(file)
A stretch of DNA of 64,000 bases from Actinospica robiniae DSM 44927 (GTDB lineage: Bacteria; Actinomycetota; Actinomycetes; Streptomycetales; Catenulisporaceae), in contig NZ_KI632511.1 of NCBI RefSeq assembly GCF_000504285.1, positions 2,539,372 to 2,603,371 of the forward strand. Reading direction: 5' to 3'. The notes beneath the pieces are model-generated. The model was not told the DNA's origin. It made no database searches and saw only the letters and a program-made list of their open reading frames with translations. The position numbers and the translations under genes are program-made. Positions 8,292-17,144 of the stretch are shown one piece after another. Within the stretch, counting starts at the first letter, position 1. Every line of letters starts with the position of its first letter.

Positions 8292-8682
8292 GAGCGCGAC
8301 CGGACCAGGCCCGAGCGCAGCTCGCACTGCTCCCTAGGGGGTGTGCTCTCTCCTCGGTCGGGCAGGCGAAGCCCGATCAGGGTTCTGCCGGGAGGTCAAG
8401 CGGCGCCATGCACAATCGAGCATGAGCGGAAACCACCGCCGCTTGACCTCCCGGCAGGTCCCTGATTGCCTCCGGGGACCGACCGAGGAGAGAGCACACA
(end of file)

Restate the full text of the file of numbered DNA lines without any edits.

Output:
A stretch of DNA of 64,000 bases from Actinospica robiniae DSM 44927 (GTDB lineage: Bacteria; Actinomycetota; Actinomycetes; Streptomycetales; Catenulisporaceae), in contig NZ_KI632511.1 of NCBI RefSeq assembly GCF_000504285.1, positions 2,539,372 to 2,603,371 of the forward strand. Reading direction: 5' to 3'. The notes beneath the pieces are model-generated. The model was not told the DNA's origin. It made no database searches and saw only the letters and a program-made list of their open reading frames with translations. The position numbers and the translations under genes are program-made. Positions 8,292-17,144 of the stretch are shown one piece after another. Within the stretch, counting starts at the first letter, position 1. Every line of letters starts with the position of its first letter.

Positions 8292-8682
8292 GAGCGCGAC
8301 CGGACCAGGCCCGAGCGCAGCTCGCACTGCTCCCTAGGGGGTGTGCTCTCTCCTCGGTCGGGCAGGCGAAGCCCGATCAGGGTTCTGCCGGGAGGTCAAG
8401 CGGCGCCATGCACAATCGAGCATGAGCGGAAACCACCGCCGCTTGACCTCCCGGCAGGTCCCTGATTGCCTCCGGGGACCGACCGAGGAGAGAGCACACA